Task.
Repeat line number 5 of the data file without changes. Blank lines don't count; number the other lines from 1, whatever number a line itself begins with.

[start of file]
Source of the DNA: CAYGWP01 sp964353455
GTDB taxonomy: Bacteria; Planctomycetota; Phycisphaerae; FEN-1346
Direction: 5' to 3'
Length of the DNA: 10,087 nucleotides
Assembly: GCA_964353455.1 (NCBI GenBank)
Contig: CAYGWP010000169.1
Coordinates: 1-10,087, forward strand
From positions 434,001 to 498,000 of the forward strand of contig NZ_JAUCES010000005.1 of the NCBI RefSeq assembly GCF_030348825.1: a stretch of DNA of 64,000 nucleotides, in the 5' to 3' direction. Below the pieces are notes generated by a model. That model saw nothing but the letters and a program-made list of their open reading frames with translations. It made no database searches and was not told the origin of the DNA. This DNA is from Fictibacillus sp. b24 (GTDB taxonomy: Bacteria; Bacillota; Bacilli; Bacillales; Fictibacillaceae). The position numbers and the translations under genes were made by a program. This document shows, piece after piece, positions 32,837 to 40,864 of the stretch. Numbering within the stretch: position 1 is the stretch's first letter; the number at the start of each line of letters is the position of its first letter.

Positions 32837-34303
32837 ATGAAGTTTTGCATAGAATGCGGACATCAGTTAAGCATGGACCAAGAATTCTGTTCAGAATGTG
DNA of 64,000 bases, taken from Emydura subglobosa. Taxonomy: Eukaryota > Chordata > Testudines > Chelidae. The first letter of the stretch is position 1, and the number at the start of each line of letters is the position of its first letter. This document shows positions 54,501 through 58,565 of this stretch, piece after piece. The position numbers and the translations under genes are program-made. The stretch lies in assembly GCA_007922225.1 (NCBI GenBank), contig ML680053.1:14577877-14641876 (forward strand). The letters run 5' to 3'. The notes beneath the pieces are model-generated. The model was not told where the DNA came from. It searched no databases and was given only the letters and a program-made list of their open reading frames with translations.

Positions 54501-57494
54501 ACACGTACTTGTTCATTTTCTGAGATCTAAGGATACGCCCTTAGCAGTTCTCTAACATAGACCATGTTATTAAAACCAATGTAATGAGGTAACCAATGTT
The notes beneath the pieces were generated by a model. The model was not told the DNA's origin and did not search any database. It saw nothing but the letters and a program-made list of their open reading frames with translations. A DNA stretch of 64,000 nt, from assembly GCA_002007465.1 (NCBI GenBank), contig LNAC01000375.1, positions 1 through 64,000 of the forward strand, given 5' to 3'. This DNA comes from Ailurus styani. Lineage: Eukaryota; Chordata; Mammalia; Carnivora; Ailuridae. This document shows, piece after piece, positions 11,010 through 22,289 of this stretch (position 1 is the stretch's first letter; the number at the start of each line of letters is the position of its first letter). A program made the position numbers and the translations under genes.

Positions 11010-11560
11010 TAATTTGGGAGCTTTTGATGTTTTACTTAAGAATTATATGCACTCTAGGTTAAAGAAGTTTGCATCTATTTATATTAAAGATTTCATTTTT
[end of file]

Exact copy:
Assembly: GCA_964353455.1 (NCBI GenBank)